DCT agent Patrick Emenalo returns to work on the same day there is a bombing at a popular fast food joint in Lagos. Dark Cell, a terrorist group, claims responsibility and demands the release of Red Baron, arms smuggler and crime boss.
Patrick, caught in a game whose rules are set by shadowy crime syndicate, The Orchid, must race against time to stop the terrorists before they strike again.
Face-paced and seamlessly written, Onyekwena’s debut takes bold steps into the widely uncharted world of organised crime in Lagos.
Here is an excerpt from The Orchid Protocol by Onochie Onyekwena.
IDOWU MARTINS STREET, VICTORIA ISLAND, LAGOS
Hasta La Vista, a once-popular fast-food joint, was in chaos. Most of the damage was on the left side of the building. The bomb unit had discovered that the explosive device was detonated in one of the toilet stalls. There were bricks and red and yellow nylon strips all over the section where a bouncing castle used to be. The roof of the restrooms and the adjoining part of the food court had been ripped open by the blast. It was also flooded due to all the burst pipes.
The police had sealed the entrance to the parking lot to keep reporters and concerned citizens away from the crime scene. Several reporters were yelling questions at every law enforcement officer they saw. Meanwhile, on the other side of the police seal, paramedics were attending to victims with lighter injuries. Some police officers were helping the response unit retrieve bodies from the building, the mix of their black and yellow uniforms lending more disarray to the sight. Another police officer tried to usher two kids away from the stretcher that carried their father. Though the fire service had put out the flames from the blast, the building was covered in smoke and dust.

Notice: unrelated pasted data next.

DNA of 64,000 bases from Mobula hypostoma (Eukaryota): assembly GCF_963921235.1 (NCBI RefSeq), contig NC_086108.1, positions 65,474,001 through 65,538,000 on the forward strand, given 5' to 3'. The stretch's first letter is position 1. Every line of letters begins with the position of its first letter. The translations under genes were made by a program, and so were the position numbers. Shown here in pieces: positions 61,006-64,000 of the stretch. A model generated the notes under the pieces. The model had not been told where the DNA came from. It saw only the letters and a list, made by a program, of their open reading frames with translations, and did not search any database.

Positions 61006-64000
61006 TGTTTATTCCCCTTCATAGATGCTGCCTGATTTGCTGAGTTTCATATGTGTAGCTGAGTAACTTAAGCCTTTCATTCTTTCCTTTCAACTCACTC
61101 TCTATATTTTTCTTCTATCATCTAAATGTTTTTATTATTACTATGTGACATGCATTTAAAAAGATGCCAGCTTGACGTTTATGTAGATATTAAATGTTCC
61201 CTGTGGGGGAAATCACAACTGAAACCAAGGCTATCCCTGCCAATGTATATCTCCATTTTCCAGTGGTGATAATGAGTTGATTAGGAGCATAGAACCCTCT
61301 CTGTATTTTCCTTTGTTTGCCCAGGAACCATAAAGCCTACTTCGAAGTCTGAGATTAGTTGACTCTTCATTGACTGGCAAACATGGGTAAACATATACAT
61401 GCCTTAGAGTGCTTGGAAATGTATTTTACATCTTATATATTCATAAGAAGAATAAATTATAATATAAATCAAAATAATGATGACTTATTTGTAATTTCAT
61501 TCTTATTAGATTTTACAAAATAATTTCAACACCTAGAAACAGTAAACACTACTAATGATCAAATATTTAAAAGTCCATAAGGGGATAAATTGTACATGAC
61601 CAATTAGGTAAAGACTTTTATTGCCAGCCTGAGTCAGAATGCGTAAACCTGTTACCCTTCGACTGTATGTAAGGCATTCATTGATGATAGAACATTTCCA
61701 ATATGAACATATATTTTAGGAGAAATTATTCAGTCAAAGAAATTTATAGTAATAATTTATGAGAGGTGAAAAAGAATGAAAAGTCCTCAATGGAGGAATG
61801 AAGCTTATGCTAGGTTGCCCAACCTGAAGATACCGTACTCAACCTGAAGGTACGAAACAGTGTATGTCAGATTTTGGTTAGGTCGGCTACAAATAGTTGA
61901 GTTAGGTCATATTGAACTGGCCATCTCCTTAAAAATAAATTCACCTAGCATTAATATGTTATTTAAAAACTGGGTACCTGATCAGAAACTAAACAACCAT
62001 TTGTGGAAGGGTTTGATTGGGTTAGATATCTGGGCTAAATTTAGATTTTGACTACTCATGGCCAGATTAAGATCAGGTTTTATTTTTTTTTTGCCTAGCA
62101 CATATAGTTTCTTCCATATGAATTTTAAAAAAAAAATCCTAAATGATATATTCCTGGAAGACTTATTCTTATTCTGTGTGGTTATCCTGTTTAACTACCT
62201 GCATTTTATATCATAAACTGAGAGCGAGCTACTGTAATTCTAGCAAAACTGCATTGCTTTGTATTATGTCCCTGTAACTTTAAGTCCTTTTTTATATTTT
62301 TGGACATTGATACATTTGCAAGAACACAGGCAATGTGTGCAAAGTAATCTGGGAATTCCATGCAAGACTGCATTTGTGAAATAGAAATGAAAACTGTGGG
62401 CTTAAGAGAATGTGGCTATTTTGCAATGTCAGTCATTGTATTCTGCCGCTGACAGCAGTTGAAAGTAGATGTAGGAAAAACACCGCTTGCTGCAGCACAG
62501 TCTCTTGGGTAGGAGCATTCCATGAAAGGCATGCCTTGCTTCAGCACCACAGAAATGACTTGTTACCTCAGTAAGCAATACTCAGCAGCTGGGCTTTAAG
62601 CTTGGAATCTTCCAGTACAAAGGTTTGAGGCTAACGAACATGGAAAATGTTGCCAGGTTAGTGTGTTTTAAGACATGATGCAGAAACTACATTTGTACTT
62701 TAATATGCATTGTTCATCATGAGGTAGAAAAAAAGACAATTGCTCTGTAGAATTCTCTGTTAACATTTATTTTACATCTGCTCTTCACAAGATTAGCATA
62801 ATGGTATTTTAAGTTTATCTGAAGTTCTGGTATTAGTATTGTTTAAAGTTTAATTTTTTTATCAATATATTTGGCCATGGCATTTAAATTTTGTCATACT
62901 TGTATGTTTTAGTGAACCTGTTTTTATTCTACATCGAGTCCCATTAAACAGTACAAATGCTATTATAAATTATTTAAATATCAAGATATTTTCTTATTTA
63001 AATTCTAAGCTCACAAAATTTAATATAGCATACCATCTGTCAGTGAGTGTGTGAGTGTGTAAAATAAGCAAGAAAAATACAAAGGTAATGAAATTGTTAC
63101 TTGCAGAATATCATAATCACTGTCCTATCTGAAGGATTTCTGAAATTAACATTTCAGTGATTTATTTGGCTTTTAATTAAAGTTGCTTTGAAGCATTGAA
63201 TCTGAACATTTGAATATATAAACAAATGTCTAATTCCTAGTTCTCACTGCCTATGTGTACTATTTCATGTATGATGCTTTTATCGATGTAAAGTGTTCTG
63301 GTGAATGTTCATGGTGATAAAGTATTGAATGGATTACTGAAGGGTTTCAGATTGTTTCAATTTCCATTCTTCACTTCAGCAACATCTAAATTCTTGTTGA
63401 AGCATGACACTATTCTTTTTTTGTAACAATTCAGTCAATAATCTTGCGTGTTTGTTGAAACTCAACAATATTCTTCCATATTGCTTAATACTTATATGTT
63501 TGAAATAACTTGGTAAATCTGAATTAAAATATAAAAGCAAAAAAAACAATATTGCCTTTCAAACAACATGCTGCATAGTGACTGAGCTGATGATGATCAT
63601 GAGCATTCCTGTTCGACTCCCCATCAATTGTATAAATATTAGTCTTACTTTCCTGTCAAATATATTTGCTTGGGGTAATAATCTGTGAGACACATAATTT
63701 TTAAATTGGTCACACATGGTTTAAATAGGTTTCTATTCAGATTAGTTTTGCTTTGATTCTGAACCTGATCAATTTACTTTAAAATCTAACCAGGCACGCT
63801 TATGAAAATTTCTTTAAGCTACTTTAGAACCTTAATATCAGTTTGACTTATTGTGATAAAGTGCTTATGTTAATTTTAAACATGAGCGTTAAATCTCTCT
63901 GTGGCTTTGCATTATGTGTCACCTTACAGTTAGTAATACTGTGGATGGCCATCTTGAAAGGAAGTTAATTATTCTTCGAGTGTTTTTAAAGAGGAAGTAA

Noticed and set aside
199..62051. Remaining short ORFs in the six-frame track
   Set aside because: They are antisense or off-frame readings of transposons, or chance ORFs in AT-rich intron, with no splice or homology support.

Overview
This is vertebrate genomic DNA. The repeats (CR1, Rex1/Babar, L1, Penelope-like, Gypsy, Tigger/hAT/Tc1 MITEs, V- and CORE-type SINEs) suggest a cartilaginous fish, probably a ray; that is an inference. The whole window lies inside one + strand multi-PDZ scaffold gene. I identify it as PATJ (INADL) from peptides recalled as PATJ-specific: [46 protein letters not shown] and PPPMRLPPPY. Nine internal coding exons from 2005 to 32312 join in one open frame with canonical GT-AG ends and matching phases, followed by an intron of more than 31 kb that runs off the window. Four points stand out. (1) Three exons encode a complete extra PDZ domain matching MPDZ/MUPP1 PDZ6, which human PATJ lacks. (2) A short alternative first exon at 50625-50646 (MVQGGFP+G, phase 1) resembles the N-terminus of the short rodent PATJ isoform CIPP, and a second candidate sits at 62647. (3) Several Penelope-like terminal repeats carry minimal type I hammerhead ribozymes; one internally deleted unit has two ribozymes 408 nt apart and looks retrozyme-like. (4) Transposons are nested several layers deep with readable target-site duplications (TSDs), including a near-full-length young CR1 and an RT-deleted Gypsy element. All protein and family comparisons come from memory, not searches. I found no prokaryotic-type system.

It wasn’t the first attempt at a terror attack of this magnitude in Lagos, but it was the first that had succeeded. Detective Tega Isong, his partner Peter Chiaba and a member of the bomb unit were also on the scene, scraping through debris for any remains of the suspected explosive device.
After ten minutes of sifting through dust and shattered bricks in what used to be toilets, Detective Chiaba found a half-melted mobile phone battery and some charred metal rods, the type which the bomb unit guy had described as detonators used to arm C-4 explosives. The bomb squad was already taking swabs for traces of C-4 components. Judging from the degree of the damage caused by the explosion, they estimated that about three kilogrammes of C-4 was used in the attack.
Chiaba picked out his pad. “About thirty people still in there, plus staff.” He paused. “They’ve recovered ten dead bodies so far.”
“Shit. Have the DCT guys gotten here yet? I think this is their stuff.”
“Yeah,” Chiaba said and pointed, “over there.”
“Alright, go and see if the bomb squad has got anything. I’ll talk to the DCT.”
Tega walked over to the other side of the car park, past all the debris, until he spotted a crouched DCT agent holding a tattered face cap in his hands.